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No Kid Hungry and the human capital needed for national security

One of the strongest arguments for Share Our Strength’s No Kid Hungry campaign is coming from one of the most surprising places: The Council on Foreign Relations.

A report issued this week warned that America’s national security and economic prosperity are at risk if schools do not improve, asserting that “The dominant power of the 21st century will depend on human capital. The failure to produce that capital will undermine American security.” See @
The report may not have specifically focused on hunger, but it could not have been more focused on the kinds of schools No Kid Hungry knows firsthand: Parker Elementary in Chicago where we launched No Kid Hungry last week; the Robert Morehead School in Pine Bluff, Arkansas where we shot the school breakfast video; Principal’s Mac’s Old Mill Middle School North in Anne Arundel County, Maryland.

Joel Klein, former Chancellor of New York City’s Department of Education and one of the 30 commissioners responsible for the report explained: “One statistic that blew members of this task force away is that three out of four kids today in America are simply ineligible for military service. It’s unbelievable. We’re drawing our national security forces from a very small segment of the population. And a lot of the problem is they simply don’t have the intellectual wherewithal to serve in the military.”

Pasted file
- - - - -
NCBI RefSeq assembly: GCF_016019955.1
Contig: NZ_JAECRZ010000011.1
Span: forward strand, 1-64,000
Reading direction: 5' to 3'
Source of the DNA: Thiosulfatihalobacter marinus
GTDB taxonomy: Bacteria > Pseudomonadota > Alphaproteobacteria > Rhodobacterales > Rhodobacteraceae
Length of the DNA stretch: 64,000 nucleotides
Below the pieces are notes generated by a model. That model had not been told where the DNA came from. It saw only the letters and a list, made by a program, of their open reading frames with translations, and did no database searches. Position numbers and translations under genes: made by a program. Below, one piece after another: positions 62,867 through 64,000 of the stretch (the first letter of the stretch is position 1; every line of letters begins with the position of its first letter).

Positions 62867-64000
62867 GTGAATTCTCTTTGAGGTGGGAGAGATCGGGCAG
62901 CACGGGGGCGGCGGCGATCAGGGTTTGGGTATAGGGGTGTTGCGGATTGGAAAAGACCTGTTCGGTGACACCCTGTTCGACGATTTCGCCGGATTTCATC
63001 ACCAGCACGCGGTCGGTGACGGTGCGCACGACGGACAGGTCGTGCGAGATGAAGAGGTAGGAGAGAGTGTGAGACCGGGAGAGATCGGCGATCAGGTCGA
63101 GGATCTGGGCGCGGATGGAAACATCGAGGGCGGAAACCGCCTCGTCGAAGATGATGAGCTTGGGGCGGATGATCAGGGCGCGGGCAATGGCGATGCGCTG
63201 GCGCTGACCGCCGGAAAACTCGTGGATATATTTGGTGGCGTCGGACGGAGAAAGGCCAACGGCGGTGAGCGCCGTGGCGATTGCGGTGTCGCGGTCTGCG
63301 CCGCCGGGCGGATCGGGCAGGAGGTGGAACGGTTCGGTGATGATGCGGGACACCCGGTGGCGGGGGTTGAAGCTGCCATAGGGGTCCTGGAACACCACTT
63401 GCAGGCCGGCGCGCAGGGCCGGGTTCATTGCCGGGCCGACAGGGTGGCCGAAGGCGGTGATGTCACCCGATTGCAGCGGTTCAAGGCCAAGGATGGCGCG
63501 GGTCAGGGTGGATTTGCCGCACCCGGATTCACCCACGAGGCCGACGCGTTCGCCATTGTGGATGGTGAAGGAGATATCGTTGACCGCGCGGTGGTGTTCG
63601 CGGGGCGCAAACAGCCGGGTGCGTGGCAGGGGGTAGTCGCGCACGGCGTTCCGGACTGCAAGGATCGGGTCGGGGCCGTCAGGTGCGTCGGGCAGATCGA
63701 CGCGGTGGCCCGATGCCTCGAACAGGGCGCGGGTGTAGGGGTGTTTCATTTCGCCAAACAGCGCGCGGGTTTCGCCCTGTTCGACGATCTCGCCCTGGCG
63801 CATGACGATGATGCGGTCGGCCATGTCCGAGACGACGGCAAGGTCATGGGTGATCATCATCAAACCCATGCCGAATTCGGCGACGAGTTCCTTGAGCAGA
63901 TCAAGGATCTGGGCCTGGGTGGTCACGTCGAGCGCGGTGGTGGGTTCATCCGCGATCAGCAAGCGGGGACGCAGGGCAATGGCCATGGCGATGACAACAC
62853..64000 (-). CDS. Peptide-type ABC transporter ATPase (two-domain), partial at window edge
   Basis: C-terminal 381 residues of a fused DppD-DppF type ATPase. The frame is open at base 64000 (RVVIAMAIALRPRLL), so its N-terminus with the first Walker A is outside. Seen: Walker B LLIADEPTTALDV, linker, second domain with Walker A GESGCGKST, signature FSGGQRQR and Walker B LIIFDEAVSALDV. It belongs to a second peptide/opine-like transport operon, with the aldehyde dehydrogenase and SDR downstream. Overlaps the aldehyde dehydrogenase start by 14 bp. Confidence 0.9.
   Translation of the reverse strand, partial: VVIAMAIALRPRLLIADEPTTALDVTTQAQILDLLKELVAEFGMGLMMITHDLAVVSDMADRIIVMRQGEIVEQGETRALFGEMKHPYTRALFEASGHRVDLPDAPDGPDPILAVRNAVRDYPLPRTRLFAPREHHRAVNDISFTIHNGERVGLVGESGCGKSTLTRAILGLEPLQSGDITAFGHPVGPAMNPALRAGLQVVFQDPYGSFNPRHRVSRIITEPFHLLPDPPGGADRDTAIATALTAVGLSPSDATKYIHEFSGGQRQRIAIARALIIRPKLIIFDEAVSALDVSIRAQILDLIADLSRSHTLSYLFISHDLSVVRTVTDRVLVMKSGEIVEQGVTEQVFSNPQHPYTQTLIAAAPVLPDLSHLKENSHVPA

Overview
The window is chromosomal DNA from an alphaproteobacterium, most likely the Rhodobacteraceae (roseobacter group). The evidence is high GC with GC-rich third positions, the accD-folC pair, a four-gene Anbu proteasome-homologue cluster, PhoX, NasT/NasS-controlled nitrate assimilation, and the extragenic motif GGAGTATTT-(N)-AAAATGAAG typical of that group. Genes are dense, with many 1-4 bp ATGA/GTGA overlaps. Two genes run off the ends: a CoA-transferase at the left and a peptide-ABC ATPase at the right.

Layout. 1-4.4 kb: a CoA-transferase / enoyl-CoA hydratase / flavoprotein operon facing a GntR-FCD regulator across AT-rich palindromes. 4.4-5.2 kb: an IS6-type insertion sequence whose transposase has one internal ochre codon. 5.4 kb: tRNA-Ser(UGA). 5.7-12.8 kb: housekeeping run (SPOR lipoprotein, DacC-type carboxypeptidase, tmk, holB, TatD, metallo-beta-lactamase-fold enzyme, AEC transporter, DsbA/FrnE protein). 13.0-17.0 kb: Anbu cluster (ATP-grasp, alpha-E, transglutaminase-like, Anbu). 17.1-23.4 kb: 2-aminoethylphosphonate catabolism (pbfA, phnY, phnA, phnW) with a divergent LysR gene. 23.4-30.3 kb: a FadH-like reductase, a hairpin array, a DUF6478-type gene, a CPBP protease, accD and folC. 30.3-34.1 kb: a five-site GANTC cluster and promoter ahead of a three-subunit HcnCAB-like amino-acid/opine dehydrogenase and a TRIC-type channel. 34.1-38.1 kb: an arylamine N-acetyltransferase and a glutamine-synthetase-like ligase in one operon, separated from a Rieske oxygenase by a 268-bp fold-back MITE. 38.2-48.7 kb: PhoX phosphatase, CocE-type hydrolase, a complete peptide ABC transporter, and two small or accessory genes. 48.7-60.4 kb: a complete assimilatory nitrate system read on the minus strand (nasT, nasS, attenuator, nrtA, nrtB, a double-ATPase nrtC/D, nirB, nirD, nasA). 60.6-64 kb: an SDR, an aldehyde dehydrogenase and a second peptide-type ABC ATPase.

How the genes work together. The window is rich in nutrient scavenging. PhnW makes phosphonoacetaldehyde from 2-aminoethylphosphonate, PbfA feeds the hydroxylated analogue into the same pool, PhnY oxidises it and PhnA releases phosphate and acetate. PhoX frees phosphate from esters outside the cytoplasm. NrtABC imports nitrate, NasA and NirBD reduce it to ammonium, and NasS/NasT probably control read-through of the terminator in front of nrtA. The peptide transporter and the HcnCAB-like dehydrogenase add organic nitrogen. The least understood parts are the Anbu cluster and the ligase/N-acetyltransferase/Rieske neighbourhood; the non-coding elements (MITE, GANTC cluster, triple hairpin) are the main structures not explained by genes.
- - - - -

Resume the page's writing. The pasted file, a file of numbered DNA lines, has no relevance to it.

Commission members included former Secretary of State Condoleezza Rice, Teach For America’s Wendy Kopp, Craig Barrett, ex-CEO of Intel, and others including Randi Weingarten, president of the American Federation of Teachers and a vocal advocate for school children being well fed so that teachers are able to teach effectively.

Make no mistake: any discussion of America’s dependence on human capital must include a discussion of whether our school children are fed, fit, and ready to learn.

As we continue to strategically broaden the base of support for No Kid Hungry, we need to join the conversation where it is happening, right now, and in the context of the stakes being higher than ever for our national and economic security. We need to embrace but go beyond the great work and partnerships of state anti-hunger commissions, food banks, nutrition educators, and even pediatricians. We also need business, military, and education leaders like those behind the Council on Foreign Relations report. We couldn’t be off to a better start, but we still have a long way to go and we can only get there with a broader coalition of national leaders.

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